By now most people have heard about George Sodini and his misogynist violence that took the lives of three women. It’s hard to form a coherent and measured response in the face of such a despicable act, but I’ll try the best I can.
What these murders really brought home to me is that misogyny and sexism can never be benign. The everyday prejudice we hear from acquaintances, friends and even family is usually couched in jokes and not meant to be offensive or even mean-spirited. I have officially stopped giving a shit if you didn’t mean it “that way.” Low-level sexism is discursive violence and as much as we’d like to separate simples jokes from the actions of someone  like Sodini, it’s never that easy. A culture that’s willing to establish a socially acceptable level of misogyny is the same one that produces a person like him. The idea that he’s some crazy guy who got access to weapons and did some crazy stuff as crazies are wont to do is like writing off the birthers as a bunch of foil-hat wearing loons; of course they’re wrong and lack certain critical thinking faculties, but they’re also racists and they didn’t come up with white supremacy on their own. Sodini’s murders are the realization of what’s always been under the surface: culturally accepted hatred of women.
I was lucky enough earlier today to see the exhibit “Elles@CentrePompidou” which is a really fantastic collection of modern and contemporary feminist art. In the couple hours I was there I didn’t make it off that floor. What really struck me besides the joy of  watching small children look with wonder and confusion at intense depictions of nudity, was the kind of violence depicted in so much of the art. Sometimes it’s easy to think of sexism as a kind of cage in the Betty Friedan model, keeping women boxed into stereotypes and roles, and it certainly is that. But what came across much more in the art was a perception of terribly violent misogyny. One video installation was a naked woman from the neck down swinging a hula-hoop made of barbed wire around her hips. Another looked like a Rauschenberg riddled with bullet holes. What comes across isn’t a stoic quiet desperation, but assault and murder. Ideas of male supremacy are ultimately ideas of gruesome violence and it took some brilliant artists to remind me of that.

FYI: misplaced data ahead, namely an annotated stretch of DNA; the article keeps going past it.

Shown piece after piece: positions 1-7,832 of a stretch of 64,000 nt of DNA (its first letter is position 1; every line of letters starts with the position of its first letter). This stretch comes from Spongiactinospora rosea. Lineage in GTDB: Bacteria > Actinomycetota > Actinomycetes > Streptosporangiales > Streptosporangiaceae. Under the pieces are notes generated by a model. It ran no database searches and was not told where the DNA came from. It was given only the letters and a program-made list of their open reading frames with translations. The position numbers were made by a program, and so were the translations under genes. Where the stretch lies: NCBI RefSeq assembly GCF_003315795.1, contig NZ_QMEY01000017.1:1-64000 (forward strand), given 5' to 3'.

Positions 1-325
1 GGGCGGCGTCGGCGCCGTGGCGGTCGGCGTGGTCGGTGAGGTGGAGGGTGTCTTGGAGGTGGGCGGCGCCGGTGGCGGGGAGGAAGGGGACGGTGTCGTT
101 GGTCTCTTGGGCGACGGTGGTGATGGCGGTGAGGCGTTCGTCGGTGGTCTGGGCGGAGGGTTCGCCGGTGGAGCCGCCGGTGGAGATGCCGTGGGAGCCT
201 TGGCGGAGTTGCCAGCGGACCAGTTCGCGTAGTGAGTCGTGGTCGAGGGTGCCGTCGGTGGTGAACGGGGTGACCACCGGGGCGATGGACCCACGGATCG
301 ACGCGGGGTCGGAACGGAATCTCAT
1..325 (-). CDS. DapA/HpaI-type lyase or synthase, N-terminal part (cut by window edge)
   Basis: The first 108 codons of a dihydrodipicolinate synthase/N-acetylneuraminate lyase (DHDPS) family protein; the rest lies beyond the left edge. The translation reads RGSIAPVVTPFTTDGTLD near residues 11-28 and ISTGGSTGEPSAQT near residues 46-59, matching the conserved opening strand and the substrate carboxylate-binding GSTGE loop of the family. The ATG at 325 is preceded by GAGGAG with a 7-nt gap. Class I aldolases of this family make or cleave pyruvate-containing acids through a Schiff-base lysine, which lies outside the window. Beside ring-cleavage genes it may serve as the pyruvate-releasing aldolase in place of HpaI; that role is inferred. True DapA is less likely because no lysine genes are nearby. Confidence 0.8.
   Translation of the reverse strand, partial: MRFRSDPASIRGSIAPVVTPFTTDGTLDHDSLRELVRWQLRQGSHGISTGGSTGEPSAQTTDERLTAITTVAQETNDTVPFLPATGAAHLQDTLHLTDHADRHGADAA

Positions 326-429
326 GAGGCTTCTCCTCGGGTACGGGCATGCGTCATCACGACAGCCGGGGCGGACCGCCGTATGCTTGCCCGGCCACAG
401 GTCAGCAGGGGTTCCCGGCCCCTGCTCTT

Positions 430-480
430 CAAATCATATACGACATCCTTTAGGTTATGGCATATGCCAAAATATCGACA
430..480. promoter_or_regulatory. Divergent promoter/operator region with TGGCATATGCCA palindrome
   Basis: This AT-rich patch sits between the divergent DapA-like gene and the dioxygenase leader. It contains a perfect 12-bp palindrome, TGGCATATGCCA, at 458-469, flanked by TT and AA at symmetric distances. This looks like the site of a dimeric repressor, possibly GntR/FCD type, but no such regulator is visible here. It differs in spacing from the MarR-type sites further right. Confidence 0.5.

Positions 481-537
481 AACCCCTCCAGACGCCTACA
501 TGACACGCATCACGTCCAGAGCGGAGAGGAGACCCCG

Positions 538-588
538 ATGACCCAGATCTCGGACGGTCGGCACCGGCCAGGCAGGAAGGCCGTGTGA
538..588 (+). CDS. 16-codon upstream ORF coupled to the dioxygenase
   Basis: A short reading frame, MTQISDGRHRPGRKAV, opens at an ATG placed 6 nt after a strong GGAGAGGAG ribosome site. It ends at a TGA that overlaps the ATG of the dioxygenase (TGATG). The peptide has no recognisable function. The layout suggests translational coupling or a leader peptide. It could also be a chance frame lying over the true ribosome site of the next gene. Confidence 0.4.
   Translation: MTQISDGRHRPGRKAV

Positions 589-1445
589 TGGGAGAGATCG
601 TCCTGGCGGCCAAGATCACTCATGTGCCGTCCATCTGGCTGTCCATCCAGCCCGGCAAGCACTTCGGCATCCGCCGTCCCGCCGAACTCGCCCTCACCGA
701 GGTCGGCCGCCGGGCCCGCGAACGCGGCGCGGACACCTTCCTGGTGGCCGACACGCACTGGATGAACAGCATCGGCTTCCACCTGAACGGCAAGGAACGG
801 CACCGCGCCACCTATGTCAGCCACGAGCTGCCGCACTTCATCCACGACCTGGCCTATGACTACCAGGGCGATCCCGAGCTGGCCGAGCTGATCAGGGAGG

Another reaction I had – after calling someone out as describing women as “crazy” the day before – was that men don’t have to represent their gender, even if what they do points to serious problems in the way we think about men and women. Violence against women is largely a male problem, but very few people, at least within the media, reacted to these crimes by saying, “those men and their murderous sexism, when will it end?” Unlike the “why them bitches be crazy?” question, this one actually has some importance, but men only represent themselves. Sodini gets to be a crazy individual instead of standing for a culture of sexist brutality that really does affect the way all people relate to each other. I’m not sure out of the feminist blogosphere how much this is being connected to systematic factors, but I’m sure it’s not enough.